• Max Bradford
Business Development

The Government is committed to fostering the development of New Zealand businesses, Business Development Minister Max Bradford said today when announcing a reshaped Business Development Programme.

"The new programme will focus on helping SMEs (small to medium sized enterprises) improve their business skills and management capabilities, as well as fostering enterprise and innovation," Mr Bradford said.

"It will be a far more effective way of helping SMEs to prosper than the current programme, by being more flexible to meet the regional and changing needs of small businesses, less administratively cumbersome and better value for money.

"SMEs make a significant contribution to our economy. It's important these businesses are able to develop new skills to compete effectively in the global trading environment."

Mr Bradford said the new programme will mean a move to a more focused system of the Government contracting business assistance experts to design and provide services for their local region, and in some instances nationally, rather than the current network of 21 regional Business Development Boards (Crown Owned Entities).

An open tender process will begin in the next several months, with the Boards ceasing to operate as Crown Entities on December 31 and the new programme up and running early next year. It is expected there will be a range of contractors.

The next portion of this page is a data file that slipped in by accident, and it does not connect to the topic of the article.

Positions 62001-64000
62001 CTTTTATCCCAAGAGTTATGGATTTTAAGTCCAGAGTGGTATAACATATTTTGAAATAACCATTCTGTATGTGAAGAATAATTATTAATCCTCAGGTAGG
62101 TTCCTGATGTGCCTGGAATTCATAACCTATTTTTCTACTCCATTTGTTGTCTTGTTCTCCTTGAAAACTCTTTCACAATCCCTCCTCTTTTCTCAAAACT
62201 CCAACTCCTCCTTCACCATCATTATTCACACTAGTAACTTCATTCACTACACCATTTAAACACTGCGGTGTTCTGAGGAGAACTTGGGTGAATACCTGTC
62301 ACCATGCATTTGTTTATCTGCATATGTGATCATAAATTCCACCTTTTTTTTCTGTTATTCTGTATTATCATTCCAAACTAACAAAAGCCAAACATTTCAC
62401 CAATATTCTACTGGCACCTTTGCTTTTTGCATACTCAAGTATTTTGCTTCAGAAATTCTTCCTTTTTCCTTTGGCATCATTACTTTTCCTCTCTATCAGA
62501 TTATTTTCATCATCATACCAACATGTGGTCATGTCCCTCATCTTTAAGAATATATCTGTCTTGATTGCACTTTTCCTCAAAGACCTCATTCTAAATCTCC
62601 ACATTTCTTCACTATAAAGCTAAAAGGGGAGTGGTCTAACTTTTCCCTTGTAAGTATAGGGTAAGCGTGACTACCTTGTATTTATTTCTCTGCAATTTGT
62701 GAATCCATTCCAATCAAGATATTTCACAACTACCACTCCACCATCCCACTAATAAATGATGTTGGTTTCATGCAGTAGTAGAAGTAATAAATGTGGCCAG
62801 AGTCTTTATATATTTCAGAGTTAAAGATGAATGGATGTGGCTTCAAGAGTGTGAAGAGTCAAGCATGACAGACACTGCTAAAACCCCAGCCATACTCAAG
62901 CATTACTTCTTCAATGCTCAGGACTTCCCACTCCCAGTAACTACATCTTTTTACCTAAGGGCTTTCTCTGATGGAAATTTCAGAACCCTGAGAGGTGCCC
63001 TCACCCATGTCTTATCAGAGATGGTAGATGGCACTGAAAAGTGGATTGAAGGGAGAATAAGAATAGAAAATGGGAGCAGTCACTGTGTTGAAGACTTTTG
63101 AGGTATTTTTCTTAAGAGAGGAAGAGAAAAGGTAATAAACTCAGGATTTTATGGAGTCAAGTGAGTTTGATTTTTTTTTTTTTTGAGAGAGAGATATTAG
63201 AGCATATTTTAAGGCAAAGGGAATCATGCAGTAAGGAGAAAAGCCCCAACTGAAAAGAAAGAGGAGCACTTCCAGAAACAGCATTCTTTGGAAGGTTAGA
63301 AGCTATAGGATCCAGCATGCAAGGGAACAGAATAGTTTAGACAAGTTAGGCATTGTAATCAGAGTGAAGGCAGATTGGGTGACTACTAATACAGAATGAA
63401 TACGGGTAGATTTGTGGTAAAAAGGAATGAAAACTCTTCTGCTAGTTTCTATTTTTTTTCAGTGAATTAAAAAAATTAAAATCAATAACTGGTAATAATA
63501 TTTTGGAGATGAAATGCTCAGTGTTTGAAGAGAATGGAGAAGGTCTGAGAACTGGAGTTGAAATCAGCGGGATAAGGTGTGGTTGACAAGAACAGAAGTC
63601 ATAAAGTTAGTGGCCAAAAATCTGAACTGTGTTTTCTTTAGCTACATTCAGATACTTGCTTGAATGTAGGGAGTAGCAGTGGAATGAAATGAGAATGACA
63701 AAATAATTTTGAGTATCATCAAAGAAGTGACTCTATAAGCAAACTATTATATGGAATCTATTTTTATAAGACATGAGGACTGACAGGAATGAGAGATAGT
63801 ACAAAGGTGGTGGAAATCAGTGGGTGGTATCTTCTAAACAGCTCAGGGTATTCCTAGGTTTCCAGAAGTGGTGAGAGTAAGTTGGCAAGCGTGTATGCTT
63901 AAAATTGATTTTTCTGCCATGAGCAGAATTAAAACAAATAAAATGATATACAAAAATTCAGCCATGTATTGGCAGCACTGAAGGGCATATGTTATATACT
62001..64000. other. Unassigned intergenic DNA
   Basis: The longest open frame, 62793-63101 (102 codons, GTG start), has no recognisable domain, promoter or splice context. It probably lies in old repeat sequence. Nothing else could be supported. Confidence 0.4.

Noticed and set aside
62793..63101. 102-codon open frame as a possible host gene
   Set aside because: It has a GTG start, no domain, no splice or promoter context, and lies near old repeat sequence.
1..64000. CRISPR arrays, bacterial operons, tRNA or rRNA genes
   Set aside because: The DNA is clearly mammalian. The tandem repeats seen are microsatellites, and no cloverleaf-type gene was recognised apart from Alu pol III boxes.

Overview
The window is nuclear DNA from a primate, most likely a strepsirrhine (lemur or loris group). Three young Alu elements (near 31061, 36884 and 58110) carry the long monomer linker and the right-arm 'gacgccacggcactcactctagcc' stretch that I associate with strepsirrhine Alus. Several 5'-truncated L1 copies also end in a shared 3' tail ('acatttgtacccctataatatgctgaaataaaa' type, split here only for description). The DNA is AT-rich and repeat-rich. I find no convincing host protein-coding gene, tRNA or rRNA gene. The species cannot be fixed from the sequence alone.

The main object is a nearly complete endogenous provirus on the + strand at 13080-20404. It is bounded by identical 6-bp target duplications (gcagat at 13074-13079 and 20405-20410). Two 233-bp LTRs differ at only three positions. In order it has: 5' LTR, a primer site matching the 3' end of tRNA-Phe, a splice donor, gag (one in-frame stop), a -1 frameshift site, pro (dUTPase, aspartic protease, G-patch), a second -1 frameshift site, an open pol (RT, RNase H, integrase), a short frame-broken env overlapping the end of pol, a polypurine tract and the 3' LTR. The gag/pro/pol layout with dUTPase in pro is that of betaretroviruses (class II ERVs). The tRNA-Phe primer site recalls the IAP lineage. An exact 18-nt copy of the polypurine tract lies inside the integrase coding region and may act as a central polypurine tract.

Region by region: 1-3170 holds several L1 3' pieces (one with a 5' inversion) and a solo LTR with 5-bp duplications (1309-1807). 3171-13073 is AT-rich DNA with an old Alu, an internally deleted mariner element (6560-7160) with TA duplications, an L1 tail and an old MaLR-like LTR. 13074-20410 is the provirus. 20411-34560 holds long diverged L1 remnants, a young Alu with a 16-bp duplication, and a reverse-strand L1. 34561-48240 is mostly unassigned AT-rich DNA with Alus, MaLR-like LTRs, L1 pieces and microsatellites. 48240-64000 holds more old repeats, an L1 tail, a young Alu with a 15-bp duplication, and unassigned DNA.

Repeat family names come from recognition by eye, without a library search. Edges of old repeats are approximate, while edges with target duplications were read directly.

"In this way boards that have a real commitment to their communities will be able to participate in the tender process," Mr Bradford said.

"The boards have made a significant contribution to small business development in New Zealand and successfully assisted many companies," Mr Bradford said.

"However, they have historically focused on administering grants to fund various activities aimed at assisting firms. Small businesses face different challenges in today's environment, and accordingly the Government recognises the need to change the way it addresses these needs," he said.

"At the same time, the current Crown Entity structure for the Boards has become increasingly inflexible and prescriptive. This has both affected the programme's effectiveness and value for money."

Mr Bradford said an extensive review of the programme had found there are more effective, more flexible and less bureaucratic ways of Government providing real help to SMEs.

He said a wide range of organisations and individuals had been consulted during the review of the programme. More than 100 submissions from enterprise agencies, businesses and interest groups were considered.

"There is strong support among those consulted for the new programme because it will also be more responsive to the needs of different businesses, and of those in different regions," he said.

"Staff and members of the existing boards will be well placed to be involved in the reshaped programme, along with other business assistance experts, and I encourage them to move into the new environment."

Mr Bradford said funding for the Business Development Programme remained the same as that announced as part of the Budget this year - $12.4 million for the current Government financial year, and $12.4 million for 1999/9000.